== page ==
Molecular basis of the biological function of molybdenum: the relationship between sulfite oxidase and the acute toxicity of bisulfite and SO2.
The administration of tungsten to rats maintained on a low molybdenum diet resulted in a dose- and time-dependent loss of sulfite oxidase (EC 188.8.131.52) and xanthine oxidase (EC 184.108.40.206) activities and hepatic molybdenum. These tungsten-treated animals appeared healthy, but were more susceptible to bisulfite toxicity. The median lethal dose for intraperitoneal bisulfite was found to be 181 mg of NaHSO(3) per kg for the animals deficient in sulfite oxidase, compared to 473 mg/kg for normal rats. The survival time of rats exposed to SO(2) at concentrations of 590 ppm and higher was seen to be inversely related to the level of SO(2). At 590 ppm and 925 ppm, control animals displayed symptoms of severe respiratory toxicity before death. At 2350 ppm of SO(2), death was preceded by seizures and prostration, symptoms observed with the systemic toxicity of injected bisulfite. At 590 ppm, animals deficient in sulfite oxidase were indistinguishable from control animals. However, at 925 ppm and 2350 ppm, the deficient animals displayed symptoms of systemic toxicity and had much shorter survival times. It is concluded that sulfite oxidase is instrumental in counteracting the toxic systemic effects of bisulfite, either injected or derived from respired SO(2). Respiratory death probably results from the toxicity of gaseous SO(2) before absorption as bisulfite and cannot be alleviated by sulfite oxidase. Sulfite oxidase does not appear to be inducible by either bisulfite or SO(2).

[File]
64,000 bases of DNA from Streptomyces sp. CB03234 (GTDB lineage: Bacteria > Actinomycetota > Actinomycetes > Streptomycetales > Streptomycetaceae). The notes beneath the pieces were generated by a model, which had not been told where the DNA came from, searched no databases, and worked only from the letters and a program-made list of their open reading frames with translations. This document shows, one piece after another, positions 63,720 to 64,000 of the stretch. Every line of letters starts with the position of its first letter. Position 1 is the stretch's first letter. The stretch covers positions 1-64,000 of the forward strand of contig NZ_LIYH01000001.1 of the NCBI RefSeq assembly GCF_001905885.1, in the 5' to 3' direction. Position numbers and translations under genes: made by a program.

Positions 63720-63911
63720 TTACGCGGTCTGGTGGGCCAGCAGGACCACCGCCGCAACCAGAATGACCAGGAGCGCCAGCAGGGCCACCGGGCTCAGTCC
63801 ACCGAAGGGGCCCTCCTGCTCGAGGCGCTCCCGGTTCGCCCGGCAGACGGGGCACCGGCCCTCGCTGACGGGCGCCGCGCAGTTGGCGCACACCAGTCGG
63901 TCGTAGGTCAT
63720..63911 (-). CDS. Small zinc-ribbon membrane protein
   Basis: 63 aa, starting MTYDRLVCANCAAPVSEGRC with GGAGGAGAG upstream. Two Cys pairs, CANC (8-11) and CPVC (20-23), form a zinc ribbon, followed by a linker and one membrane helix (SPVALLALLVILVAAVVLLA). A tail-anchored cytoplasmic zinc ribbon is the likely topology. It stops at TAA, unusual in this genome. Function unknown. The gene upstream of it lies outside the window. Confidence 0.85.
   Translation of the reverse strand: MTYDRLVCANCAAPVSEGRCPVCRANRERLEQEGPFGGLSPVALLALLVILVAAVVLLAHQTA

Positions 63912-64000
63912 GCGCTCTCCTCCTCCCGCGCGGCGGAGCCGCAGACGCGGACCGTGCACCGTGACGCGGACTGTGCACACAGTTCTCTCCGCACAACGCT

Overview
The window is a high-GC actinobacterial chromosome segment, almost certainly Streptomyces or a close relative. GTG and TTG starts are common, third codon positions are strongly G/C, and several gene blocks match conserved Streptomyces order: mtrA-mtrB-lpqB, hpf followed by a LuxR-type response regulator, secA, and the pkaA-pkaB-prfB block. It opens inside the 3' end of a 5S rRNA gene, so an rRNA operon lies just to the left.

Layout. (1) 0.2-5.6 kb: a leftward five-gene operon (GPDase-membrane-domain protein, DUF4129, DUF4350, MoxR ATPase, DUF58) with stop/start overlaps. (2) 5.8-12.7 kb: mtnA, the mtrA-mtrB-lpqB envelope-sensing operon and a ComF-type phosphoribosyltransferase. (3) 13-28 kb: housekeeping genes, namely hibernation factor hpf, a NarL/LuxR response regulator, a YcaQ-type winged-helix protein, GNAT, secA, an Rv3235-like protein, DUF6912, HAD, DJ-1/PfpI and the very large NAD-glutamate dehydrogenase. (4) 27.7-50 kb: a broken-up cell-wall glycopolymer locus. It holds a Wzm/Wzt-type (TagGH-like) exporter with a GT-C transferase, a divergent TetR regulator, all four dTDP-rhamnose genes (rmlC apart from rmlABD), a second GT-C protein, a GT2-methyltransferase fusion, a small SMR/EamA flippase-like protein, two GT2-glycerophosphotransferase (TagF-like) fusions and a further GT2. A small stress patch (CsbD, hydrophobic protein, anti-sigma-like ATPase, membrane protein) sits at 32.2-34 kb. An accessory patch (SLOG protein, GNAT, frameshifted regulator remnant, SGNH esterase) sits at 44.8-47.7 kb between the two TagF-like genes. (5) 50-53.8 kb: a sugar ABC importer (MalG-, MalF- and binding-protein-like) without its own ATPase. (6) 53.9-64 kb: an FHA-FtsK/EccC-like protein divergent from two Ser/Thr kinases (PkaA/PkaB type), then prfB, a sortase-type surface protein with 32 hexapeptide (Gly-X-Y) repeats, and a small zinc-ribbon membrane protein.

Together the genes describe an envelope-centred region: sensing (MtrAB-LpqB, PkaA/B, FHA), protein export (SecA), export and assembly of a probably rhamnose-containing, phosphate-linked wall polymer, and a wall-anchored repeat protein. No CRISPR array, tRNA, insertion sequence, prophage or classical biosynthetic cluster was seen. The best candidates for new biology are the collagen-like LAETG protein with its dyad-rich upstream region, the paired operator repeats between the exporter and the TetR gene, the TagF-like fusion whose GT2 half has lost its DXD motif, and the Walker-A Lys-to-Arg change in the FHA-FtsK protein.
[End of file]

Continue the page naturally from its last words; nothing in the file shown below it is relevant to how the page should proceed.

Cohen, HJ; Drew, RT; Johnson, JL; Rajagopalan, KV
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